It wasn't long before the public began to see "jaywalking" as a far more dangerous behavior than driving itself, and there was little public resistance to the widespread adoption of restrictive pedestrian laws in the 1930s.

A 1920s anti-jaywalking newspaper cartoon, via Collector's Weekly. If you like subtlety, be sure to check out the corner of the illustration that suggests jaywalking is less safe than shooting yourself in the face with a literal gun.
A 1920s anti-jaywalking newspaper cartoon, via Collector's Weekly. If you're a fan of subtlety, be sure to check out the corner of the illustration that suggests jaywalking is "far more dangerous" than a person aiming a gun in their own face.
A 1920s anti-jaywalking newspaper cartoon, via Collector's Weekly. If you like subtlety, be sure to check out the corner of the illustration that suggests jaywalking is less safe than shooting yourself in the face with a literal gun.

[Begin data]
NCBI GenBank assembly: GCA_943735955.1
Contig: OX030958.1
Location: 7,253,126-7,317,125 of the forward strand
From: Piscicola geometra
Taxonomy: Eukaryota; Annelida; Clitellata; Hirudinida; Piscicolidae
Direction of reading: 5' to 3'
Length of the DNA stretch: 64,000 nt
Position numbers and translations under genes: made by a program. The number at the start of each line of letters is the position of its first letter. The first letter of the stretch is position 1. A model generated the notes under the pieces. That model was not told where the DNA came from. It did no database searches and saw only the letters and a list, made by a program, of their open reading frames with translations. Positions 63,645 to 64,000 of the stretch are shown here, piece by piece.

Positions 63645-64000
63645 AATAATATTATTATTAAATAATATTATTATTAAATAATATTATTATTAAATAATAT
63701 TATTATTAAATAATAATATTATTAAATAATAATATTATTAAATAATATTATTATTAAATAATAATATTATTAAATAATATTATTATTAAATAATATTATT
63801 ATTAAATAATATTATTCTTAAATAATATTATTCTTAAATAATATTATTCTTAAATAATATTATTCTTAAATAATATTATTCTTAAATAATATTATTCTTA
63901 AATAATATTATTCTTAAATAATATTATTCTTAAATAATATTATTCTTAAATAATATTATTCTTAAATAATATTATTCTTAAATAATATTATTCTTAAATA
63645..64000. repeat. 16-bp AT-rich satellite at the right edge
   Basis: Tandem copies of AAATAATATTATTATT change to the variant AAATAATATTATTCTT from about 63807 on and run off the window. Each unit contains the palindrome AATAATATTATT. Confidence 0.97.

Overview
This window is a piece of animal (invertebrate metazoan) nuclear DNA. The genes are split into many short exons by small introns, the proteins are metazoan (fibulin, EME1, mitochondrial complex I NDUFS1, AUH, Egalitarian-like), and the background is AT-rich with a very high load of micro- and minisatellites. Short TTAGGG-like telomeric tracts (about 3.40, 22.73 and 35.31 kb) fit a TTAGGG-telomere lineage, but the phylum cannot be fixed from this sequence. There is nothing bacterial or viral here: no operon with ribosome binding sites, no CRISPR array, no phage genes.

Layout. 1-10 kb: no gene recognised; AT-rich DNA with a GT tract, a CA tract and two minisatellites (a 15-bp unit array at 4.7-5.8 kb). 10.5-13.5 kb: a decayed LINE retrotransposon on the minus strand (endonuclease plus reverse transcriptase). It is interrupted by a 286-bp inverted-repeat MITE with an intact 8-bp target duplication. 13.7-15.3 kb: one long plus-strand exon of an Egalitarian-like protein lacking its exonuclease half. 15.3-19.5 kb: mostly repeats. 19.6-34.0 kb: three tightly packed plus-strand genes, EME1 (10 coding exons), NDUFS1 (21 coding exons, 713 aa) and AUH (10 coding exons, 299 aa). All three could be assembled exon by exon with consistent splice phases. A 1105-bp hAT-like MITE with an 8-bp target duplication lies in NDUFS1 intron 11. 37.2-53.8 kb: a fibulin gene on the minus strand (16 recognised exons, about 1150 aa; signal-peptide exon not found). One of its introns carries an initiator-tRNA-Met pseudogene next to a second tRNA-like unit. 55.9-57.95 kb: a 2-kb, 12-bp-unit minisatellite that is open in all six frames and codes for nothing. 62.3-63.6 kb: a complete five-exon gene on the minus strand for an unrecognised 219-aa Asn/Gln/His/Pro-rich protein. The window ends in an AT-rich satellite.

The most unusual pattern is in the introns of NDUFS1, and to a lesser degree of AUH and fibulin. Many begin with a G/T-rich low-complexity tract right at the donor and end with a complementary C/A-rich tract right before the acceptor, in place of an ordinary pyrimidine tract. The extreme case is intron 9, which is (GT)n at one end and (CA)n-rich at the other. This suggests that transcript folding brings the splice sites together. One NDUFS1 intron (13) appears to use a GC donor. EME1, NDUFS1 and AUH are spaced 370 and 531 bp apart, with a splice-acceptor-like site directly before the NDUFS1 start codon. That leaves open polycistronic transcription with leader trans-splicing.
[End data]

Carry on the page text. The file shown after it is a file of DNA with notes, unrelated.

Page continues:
Of course, newspapers usually aren't bold enough to run cartoons like this today. But the 2020 journalist's spin is perhaps even more insidious for its relative subtlety.

Most Americans these days call all vehicle collisions that involve cars "accidents," in part because that's what "objective" journalists call them — even though the AP style guide tells them not to. Moreover, when journalists describe the details of crashes, many of them tend to say that a car hit a pedestrian or a cyclist, rather than that the person behind the wheel of that car failed to prevent their vehicle from striking a human body. A recent study showed that a staggering 81 percent of articles about pedestrian crashes used this type of "object-based language" that semantically exonerated drivers and blamed their vehicles for road tragedies — and another says this effects who they believe was actually responsible for the crash.

And needless to say, the systemic drivers of traffic violence, like dangerous road design, bad traffic safety policy, and dangerous vehicle design, are rarely mentioned.